I watched this documentary on Channel 4 on Monday night.
It portrays the crew of the Royal Navy ship of the line HMS Bellerophon and her crew at the Battle of Trafalgar. While I would like to believe that the story told in the programme is ‘untold’, sadly I think that previous research has already made the same points. I’m not sure how the programme makers can claim that it is based on the same research, when a full register of seamen who served at Trafalgar has been available since at least 2005 on the National Archives website here.
It has long been known that the Royal Navy was an ‘equal opportunities’ employer, long before the term was even dreamt up. And a quick glance at the database on the National Archives website shows that a fair proportion of Trafalgar sailors were not English. Many seem to have come from Ireland. Aside from England and Scotland, men onboard the Bellerophon on 21 October 1805 came from… Portugal, West Indies, Ireland, Prussia, Holland, America, France, Sweden, Denmark, Germany, Malta, Canada and India.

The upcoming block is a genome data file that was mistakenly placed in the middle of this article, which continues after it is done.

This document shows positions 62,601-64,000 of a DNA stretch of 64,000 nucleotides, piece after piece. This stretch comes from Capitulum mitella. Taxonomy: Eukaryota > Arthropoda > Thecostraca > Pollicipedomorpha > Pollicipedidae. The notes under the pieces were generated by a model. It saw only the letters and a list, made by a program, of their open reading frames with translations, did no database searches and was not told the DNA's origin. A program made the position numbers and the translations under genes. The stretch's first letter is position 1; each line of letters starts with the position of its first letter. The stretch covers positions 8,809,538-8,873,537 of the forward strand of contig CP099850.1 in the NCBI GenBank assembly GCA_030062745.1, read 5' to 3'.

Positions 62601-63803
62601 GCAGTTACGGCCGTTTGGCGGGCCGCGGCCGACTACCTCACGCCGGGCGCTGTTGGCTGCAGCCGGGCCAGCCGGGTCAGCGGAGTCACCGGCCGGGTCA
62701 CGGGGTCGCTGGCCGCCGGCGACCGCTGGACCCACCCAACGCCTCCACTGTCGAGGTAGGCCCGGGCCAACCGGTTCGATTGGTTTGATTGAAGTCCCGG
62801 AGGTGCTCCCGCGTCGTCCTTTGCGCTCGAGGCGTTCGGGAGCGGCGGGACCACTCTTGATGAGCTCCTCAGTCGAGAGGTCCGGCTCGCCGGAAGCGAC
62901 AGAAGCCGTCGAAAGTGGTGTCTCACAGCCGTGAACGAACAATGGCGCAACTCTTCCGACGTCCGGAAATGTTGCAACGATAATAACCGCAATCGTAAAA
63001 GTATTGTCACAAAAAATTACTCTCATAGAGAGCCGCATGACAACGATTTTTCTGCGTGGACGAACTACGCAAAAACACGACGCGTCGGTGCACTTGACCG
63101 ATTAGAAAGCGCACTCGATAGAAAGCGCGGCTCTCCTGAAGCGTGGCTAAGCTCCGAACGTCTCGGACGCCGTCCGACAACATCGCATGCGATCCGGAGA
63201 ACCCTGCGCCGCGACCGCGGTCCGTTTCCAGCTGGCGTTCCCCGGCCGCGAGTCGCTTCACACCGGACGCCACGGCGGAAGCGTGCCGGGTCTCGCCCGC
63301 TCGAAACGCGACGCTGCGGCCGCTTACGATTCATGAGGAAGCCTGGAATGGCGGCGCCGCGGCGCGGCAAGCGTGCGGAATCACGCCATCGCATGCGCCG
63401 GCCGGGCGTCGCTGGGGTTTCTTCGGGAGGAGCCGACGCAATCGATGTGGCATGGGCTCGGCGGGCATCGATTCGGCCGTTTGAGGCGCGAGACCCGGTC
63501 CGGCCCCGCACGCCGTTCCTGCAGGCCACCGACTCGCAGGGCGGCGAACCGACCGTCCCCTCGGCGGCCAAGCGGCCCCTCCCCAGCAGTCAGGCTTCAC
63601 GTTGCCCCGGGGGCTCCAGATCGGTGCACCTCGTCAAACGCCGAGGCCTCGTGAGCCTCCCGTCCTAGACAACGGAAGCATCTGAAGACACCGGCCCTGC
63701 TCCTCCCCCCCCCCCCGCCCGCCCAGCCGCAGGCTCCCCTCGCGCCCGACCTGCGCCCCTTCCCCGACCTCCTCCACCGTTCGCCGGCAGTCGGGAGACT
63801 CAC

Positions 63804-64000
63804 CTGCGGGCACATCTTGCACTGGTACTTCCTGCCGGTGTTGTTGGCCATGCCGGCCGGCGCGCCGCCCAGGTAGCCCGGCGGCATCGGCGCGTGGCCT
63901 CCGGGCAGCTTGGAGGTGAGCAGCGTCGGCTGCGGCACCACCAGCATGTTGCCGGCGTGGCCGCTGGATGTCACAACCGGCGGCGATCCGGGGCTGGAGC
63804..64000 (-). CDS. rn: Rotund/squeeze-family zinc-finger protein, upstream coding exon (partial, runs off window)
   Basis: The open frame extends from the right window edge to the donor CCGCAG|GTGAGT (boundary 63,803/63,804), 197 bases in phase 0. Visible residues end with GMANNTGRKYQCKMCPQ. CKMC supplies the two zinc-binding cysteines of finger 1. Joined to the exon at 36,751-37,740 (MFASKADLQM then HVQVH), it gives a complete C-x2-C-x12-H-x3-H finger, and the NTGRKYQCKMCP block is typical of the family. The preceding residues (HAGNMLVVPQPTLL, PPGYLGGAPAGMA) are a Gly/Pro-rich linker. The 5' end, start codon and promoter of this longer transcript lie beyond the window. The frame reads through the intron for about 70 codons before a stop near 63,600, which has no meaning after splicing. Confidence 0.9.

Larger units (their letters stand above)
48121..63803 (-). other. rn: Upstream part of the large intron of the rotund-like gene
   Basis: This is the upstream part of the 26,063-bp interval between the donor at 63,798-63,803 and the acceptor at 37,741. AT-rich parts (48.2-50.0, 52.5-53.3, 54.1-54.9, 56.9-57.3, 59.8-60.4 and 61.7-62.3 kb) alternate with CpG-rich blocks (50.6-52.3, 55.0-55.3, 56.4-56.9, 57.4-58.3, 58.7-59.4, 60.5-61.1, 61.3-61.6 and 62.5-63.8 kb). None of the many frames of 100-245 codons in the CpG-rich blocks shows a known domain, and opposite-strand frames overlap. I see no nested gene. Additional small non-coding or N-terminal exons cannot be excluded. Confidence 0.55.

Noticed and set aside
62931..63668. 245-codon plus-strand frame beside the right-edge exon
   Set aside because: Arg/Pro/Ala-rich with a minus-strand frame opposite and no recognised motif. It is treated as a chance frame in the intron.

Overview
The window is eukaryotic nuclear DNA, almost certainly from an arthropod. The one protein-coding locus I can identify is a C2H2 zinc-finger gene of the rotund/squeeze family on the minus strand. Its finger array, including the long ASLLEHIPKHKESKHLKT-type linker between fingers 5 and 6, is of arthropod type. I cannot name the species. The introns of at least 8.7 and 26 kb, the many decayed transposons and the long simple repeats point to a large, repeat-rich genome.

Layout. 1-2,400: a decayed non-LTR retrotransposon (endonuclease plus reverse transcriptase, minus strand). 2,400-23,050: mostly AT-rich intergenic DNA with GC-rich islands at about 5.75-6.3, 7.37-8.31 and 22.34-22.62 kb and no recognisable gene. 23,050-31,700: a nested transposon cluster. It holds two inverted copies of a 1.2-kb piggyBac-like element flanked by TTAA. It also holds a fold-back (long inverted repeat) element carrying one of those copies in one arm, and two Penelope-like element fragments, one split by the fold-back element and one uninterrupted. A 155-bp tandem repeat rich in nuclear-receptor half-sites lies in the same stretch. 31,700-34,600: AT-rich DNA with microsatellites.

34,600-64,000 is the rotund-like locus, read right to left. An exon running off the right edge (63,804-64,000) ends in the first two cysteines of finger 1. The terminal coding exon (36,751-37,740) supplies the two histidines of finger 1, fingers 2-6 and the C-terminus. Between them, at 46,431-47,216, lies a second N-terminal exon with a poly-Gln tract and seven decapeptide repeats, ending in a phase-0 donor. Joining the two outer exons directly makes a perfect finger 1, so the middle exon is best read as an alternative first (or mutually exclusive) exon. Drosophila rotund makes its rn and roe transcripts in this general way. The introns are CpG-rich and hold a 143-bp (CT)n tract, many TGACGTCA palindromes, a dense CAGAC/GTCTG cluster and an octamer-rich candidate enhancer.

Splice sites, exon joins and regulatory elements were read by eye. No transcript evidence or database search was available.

I haven’t got my copy of Peter Goodwin’s Nelson’s Victory: 101 Questions and Answers immediately to hand, but I recall that one of the 101 questions was about the composition of the crew. As far as I can remember, a large proportion of the crew was non-British – possibly a larger proportion than the Bellerophon – and was possibly more diverse too.
Perhaps we need to give bygone times more credit for their lack of prejudice? This common wisdom that back in the dark ages everyone was prejudiced against each other, and now we’re striving to some kind of equality utopia, is pretty blinkered. Its just a shame that it takes a documentary based on reycled research that is freely available to anyone and everyone!